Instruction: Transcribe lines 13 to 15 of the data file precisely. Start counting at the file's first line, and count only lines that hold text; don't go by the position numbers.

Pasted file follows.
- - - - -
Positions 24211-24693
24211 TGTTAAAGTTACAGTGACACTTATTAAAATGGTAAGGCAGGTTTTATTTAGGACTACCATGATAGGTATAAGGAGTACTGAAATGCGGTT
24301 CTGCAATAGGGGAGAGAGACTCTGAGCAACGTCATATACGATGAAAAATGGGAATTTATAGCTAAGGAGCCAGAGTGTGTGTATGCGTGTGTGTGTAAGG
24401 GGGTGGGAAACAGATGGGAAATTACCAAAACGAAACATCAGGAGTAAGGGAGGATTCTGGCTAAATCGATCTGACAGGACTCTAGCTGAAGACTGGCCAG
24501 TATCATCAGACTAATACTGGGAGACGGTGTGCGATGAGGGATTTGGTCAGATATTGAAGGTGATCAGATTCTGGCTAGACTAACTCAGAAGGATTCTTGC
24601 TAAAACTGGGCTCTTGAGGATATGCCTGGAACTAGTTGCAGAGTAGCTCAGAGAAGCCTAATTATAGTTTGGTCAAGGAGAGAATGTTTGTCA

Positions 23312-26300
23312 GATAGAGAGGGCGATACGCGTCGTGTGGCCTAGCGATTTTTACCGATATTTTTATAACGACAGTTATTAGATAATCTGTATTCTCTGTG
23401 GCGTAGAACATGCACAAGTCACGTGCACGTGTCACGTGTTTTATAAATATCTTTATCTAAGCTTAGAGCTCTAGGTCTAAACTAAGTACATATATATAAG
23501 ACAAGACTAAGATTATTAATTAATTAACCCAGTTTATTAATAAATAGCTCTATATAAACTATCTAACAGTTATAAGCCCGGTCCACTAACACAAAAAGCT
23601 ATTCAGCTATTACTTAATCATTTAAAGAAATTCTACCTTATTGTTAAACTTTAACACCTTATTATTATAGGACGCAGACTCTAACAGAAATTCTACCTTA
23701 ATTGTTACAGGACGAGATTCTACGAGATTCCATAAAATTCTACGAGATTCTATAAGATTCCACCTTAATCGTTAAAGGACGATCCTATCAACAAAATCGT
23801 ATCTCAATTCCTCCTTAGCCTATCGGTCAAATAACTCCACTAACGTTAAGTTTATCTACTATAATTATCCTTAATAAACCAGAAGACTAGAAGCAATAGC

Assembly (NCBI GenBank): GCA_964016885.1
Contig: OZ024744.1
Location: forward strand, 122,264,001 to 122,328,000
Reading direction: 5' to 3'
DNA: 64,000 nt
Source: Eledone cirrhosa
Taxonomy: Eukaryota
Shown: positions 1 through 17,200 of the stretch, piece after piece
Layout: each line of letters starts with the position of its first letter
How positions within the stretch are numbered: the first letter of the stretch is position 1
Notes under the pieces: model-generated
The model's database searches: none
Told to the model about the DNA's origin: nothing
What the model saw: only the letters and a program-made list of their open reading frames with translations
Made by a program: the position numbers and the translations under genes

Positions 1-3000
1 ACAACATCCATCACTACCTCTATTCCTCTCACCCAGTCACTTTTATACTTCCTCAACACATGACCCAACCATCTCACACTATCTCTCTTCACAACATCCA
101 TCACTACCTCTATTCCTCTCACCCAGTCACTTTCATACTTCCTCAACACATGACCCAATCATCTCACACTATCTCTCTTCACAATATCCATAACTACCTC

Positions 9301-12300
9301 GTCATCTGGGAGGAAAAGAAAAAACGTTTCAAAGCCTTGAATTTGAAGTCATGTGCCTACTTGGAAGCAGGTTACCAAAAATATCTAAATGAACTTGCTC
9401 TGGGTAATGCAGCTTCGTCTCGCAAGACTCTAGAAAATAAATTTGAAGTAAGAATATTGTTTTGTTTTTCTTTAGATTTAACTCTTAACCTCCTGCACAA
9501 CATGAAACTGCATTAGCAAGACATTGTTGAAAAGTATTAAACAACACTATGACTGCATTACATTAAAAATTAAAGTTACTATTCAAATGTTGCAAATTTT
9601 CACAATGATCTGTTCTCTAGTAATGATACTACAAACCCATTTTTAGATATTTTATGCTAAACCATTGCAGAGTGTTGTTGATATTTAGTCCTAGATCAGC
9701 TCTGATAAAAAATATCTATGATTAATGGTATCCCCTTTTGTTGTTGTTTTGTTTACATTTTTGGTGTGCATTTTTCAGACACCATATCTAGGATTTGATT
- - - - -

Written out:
23801 ATCTCAATTCCTCCTTAGCCTATCGGTCAAATAACTCCACTAACGTTAAGTTTATCTACTATAATTATCCTTAATAAACCAGAAGACTAGAAGCAATAGC

Assembly (NCBI GenBank): GCA_964016885.1
Contig: OZ024744.1